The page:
Not that of two pieces united by glue, 1 Cor. v. 17. "He that "is joined to the Lord is one Spirit," zoλausvos, glewed to the Lord. For though this cementeth, and strongly joins them in one, yet this is but a faint and imperfect shadow of our union with Chrift; for though this union, by glue, be intimate, yet not vital, but fo is that of the foul with Chrift.
Not that of the graff and stock, mentioned Rom. vi. 5. for though it be there faid, that believers are ruuQuro, implanted, or ingraffed by way of incifion, and this union betwixt it and the ftock be vital, for it partakes of the vital fap and juice of it; yet here alfo is a remarkable defect, for the graff is of a more excellent kind and nature than the stock, and, upon that account, the tree receives its denomination from it, as from the more noble and excellent part; but Chrift into whom believers are ingraffed, is infinitely more excellent than they, and they are denominated from him.
Nor yet that conjugal union, by marriage-covenant, betwixt a man and his wife; for though this be exceeding dear and intimate, fo that a man leaves father and mother, and cleaves to his wife, and they two become one flesh; yet this union is not indiffolvable, but may and must be broken by death; and then the relict lives alone without any communion with, or relation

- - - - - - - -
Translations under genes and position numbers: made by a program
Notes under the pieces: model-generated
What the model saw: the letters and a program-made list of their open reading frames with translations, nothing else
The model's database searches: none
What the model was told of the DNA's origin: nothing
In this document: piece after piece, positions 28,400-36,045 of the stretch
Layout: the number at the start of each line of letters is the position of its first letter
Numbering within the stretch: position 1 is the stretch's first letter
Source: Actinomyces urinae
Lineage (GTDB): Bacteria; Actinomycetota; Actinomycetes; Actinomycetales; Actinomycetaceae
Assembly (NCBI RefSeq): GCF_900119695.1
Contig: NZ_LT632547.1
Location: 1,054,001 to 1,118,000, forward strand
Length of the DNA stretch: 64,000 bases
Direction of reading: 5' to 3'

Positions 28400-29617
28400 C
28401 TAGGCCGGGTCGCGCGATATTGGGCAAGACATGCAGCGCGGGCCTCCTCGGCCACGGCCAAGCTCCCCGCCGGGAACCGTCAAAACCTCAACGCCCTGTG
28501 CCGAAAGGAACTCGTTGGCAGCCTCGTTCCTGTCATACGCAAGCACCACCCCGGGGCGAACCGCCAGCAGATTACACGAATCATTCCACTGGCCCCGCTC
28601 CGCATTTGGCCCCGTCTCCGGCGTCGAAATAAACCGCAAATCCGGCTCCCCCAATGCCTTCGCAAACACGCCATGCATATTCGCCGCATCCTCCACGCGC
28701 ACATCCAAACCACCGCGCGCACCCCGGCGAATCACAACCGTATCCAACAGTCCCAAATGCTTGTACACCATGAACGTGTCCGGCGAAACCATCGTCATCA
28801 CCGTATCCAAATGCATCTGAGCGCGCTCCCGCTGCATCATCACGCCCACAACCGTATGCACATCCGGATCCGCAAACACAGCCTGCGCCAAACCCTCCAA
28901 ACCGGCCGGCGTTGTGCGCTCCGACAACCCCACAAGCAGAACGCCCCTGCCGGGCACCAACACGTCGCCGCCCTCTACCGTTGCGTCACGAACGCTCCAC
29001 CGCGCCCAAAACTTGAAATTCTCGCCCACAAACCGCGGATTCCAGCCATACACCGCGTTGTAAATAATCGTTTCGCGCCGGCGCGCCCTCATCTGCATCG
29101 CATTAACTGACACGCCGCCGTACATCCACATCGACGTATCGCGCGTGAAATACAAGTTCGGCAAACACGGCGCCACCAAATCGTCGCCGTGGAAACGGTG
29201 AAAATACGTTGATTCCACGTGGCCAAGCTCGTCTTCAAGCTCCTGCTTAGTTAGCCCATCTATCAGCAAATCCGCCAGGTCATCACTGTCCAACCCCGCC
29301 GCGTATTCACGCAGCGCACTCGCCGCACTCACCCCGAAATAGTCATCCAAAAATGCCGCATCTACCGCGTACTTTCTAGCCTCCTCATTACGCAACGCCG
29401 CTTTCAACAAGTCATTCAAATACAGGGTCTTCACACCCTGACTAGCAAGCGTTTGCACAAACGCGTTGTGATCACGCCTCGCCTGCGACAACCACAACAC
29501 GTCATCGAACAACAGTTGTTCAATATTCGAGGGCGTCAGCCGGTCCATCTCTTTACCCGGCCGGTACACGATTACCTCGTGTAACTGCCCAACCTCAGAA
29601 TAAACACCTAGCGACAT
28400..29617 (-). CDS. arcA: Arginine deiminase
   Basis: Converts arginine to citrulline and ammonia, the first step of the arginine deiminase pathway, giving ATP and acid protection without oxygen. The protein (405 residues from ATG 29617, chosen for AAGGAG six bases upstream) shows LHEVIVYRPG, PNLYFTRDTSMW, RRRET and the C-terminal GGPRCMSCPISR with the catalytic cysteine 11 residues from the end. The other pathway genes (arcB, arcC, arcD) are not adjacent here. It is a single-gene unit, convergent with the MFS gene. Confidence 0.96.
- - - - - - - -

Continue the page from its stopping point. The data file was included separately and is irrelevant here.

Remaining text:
to, the perfon that was once fo dear; but this betwixt Christ and the foul can never be diffolved by death, it abides to eternity.
Nor, laftly, that of the head and members united by one vital fpirit, and fo making one phyfical body, mentioned Eph. iv. 15 16. for though one foul actuates every member, yet it doth not knit every member alike near to the head, but fome are nearer, and others removed farther from it; but here every member is alike nearly united with Chrift the Head, the weak are as near to him as the strong.
Two things are neceffary to be opened in the doctrinal part of this point. 1. The reality. 2. The quality of this union. First, For the reality of it, I shall make it appear, that there is fuch a union betwixt Chrift and belivers; it is no Ens rati onis, empty notion, or cunningly devifed fable, but a moft certain demonftrable truth, which appears,
First, From the communion which is betwixt Chrift and believers; in this the apoftle is exprefs, 1 John i. 3. "Truly our "fellowship is with the Father, and with his Son Jefus Chrift;" 2. It fignifies fuch fellowship or copartnership, as perfons have by a joint intereft in one and the fame enjoyment, which is in common betwixt them. So Heb. iii. 14. we are μTox partakers of Christ. And Pfal. xlv. 7. here the faints are called the companions, conforts or fellows of Chrift; "and that "not only in refpect of his affumption of our mortality, and invefting us with his immortality, but it hath a fpecial reference and refpect to the unction of the Holy Ghoft, or graces of the Spirit, of which believers are partakers with him and "through him." Now this communion of the faints with Chrift, is entirely and neceffarily dependent upon their union with him, even as much as the branch's participation of the fap and juice, depends upon its union and coalition with the stock; take away union, and there can be no communion, or communications, which is clear from 1 Cor. iii. 22, 23. "All is yours, " and ye are Chrift's, and Chrift is God's.' Where you fee how all our participation of Chrift's benefits is built upon our union with Chrift's perfon.